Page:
Last summer, it was predicted that social media would see another wave of considerable growth, and so it did. As of April 2021, the total number of active social media users reached 4.33 billion, an increase of 9.6% in 9 months. In fact, it is now commonplace for people and businesses alike to use computer-based technology to facilitate the sharing of ideas, thoughts and information to a virtual network. However, in real terms, social media is a lot younger than we think.
The first of the online social networks, Geocities, was launched as recently as 1994. Then in early 2002, Myspace and LinkedIn were introduced and both quickly grew to become the social media platforms of the time. In 2004, the first iteration of Facebook was launched – originally as a college social site. Its popularity rapidly saw it become the social site of choice and the platform’s reach has spread far and wide. Twitter was hot on its heels, being released in 2006.
Today, there are 1000s of social networking sites, which are used by 28% of the planet’s population. As we celebrate World Social Media Day today, we have taken a look at how social media has altered the communications landscape, from how we speak to the speed of communication.
The language of social media
With the advent of social media, we learnt to communicate with people in a new way, sharing our ‘news’ via a computer-based platform to contacts far and wide. Social media also created a new pseudo-language, with terms like LOL, FOMO and YOLO and phrases like Facebook stalk, going viral and throwing shade. Ultimately, social media has changed how we communicate as a society and this pseudo-language can be harnessed to give your brand a social “personality”.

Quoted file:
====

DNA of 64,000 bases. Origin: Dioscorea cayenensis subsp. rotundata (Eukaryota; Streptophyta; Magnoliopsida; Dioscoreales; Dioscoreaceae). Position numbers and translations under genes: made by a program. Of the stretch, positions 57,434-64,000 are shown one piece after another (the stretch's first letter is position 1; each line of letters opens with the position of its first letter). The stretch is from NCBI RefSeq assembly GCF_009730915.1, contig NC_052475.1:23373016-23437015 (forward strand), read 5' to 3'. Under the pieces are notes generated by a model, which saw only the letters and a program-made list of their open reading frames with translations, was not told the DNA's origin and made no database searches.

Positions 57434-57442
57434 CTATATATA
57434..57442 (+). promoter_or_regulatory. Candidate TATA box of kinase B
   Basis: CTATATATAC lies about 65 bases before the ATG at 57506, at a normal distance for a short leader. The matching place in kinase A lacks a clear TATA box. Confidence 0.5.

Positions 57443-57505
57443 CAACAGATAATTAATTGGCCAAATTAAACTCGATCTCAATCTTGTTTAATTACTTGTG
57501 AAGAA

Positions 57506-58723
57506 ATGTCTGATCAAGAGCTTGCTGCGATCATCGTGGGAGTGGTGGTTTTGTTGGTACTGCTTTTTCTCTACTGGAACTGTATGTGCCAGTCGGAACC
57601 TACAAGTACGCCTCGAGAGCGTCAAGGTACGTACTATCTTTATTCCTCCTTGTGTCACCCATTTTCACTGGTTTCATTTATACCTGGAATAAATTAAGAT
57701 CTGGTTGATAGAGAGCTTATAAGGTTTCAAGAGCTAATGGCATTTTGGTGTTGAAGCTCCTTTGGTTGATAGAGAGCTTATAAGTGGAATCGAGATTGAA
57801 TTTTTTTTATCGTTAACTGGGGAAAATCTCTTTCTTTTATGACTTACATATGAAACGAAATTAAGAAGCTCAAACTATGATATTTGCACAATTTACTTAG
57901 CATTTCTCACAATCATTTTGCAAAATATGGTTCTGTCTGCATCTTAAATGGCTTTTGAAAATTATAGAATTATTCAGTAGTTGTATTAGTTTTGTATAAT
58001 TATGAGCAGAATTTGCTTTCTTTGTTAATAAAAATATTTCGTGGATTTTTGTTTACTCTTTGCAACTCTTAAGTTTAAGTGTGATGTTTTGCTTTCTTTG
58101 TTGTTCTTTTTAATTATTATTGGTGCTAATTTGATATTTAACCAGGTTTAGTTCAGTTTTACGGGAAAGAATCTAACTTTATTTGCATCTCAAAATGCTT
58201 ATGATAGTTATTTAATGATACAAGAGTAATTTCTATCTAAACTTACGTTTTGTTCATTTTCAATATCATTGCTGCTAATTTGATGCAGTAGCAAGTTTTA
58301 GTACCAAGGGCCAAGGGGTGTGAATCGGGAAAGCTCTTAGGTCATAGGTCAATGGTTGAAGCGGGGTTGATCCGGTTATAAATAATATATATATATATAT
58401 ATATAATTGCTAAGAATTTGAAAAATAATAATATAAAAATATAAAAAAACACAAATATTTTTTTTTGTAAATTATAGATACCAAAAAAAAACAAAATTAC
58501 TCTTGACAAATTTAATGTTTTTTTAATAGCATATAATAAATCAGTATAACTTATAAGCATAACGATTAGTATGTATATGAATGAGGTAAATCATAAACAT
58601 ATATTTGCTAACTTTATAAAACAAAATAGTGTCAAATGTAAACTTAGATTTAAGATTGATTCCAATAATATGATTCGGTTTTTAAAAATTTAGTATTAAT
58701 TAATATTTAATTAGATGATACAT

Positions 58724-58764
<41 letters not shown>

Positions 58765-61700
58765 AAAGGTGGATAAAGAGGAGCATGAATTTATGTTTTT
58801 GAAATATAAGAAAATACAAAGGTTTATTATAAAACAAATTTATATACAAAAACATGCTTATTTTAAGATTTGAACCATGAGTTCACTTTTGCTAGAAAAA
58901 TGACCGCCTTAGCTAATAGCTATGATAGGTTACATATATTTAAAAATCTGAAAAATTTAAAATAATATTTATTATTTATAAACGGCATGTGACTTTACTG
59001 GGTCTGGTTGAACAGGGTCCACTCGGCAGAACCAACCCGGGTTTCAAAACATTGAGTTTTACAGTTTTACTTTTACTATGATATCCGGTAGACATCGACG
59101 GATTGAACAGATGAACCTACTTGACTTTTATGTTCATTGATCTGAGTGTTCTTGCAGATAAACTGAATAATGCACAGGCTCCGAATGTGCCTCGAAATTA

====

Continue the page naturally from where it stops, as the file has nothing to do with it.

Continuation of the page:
Localisation of place names
A place name refers to a geographical object, although many towns and cities have developed social media nicknames, from Bton (Brighton) to Ldn (London), NY (New York) to JoBurg (Johannesburg).
Place names are an important linguistic tool that people use many times a day. However, in an increasingly complex society, communities expect place names to be used in certain ways and in context depending on the media/platform used. For local people, these place names become a part of their linguistic and local identity. When building your brand in new communities, it is vital to have this degree of local knowledge.
Evolution of the social logo
Social media has evolved to become one of the fastest and easiest ways to interact with your target audience. This means your logo needs to be instantly recognisable as a social media icon. In real terms, the designer thus has to come up with an impactful and effective logo that can appear in an 8x8mm square.
Designing for small sizes is nothing new as good designers often needed to devise versatile logos. In the pre-smartphone, pre-social media era, though, no logo needed to be below 50mm. With the arrival of social media, however, logos needed to be instantly recognisable at very small sizes.
An example of a brand identity that has been significantly affected by social media is The Premier League. The above image illustrates how the requirements of social media influenced the development of the new logo completed in February 2016. Logos are designed to adapt and change but social media has become a real influencer.
Most brands utilise social media as a promotional and awareness tool. If you are working across borders, it can be especially useful to have an instant and direct presence in new markets. However, there is a fine line to walk to ensure that your brand maintains a local feel and appreciates the nuances of the target community. To speak to one of our language experts about your social media strategy and how to make it truly international, please get in touch.